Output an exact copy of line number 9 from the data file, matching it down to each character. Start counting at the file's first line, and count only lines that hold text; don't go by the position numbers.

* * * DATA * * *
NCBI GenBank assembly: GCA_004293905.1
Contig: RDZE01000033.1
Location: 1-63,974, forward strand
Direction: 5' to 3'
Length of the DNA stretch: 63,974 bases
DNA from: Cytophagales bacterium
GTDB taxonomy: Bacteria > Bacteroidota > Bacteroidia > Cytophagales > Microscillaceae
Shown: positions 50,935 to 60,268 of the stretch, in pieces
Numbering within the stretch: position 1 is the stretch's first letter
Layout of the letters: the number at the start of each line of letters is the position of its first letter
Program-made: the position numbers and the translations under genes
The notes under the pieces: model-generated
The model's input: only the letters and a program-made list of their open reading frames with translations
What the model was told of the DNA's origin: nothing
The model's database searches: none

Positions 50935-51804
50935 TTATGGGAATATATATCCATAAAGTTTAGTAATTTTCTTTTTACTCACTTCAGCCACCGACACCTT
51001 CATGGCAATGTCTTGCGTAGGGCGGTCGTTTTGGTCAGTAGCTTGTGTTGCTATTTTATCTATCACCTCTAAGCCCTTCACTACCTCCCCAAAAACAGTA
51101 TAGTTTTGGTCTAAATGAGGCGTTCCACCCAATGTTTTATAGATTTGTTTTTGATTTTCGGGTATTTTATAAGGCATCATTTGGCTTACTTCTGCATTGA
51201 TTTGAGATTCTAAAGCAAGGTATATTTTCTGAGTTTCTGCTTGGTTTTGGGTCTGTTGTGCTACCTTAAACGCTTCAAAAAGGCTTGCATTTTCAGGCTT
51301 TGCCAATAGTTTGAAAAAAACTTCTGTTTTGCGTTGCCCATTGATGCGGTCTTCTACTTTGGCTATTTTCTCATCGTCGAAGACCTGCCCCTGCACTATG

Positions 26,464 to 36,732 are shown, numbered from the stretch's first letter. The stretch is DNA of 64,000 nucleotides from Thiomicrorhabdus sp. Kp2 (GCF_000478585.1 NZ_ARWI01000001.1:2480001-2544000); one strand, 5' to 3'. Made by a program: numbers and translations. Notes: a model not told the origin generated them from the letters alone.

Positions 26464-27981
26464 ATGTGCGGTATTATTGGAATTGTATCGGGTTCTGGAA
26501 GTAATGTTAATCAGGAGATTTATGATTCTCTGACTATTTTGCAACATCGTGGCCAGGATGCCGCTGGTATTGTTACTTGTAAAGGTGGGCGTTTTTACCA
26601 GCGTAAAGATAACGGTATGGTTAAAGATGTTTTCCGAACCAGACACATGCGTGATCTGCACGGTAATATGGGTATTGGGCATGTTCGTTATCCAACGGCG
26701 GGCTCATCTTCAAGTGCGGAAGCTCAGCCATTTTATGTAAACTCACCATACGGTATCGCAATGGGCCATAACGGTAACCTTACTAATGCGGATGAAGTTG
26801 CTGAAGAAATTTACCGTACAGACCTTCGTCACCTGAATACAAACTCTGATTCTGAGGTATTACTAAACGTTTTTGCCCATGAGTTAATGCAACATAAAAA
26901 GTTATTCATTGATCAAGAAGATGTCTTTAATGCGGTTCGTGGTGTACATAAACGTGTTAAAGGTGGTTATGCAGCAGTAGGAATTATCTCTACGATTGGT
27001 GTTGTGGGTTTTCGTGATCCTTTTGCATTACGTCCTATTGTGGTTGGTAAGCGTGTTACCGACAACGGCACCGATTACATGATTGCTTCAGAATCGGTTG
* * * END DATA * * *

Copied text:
Numbering within the stretch: position 1 is the stretch's first letter